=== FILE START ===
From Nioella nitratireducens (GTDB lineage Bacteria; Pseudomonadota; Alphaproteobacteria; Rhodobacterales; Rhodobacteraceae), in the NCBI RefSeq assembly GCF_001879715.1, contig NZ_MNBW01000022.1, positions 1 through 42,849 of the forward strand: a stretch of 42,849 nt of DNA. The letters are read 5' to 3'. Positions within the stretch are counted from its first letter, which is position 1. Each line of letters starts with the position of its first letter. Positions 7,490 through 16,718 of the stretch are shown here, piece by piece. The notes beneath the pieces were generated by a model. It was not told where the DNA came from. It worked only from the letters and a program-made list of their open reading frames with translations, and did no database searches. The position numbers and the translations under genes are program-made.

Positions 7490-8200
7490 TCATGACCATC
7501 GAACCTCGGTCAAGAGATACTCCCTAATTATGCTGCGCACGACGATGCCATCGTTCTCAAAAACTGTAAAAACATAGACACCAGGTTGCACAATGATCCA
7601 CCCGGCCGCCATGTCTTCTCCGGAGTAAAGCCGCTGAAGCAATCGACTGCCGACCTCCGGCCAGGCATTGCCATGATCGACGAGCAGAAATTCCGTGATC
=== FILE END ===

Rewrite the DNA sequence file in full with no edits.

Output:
From Nioella nitratireducens (GTDB lineage Bacteria; Pseudomonadota; Alphaproteobacteria; Rhodobacterales; Rhodobacteraceae), in the NCBI RefSeq assembly GCF_001879715.1, contig NZ_MNBW01000022.1, positions 1 through 42,849 of the forward strand: a stretch of 42,849 nt of DNA. The letters are read 5' to 3'. Positions within the stretch are counted from its first letter, which is position 1. Each line of letters starts with the position of its first letter. Positions 7,490 through 16,718 of the stretch are shown here, piece by piece. The notes beneath the pieces were generated by a model. It was not told where the DNA came from. It worked only from the letters and a program-made list of their open reading frames with translations, and did no database searches. The position numbers and the translations under genes are program-made.

Positions 7490-8200
7490 TCATGACCATC
7501 GAACCTCGGTCAAGAGATACTCCCTAATTATGCTGCGCACGACGATGCCATCGTTCTCAAAAACTGTAAAAACATAGACACCAGGTTGCACAATGATCCA
7601 CCCGGCCGCCATGTCTTCTCCGGAGTAAAGCCGCTGAAGCAATCGACTGCCGACCTCCGGCCAGGCATTGCCATGATCGACGAGCAGAAATTCCGTGATC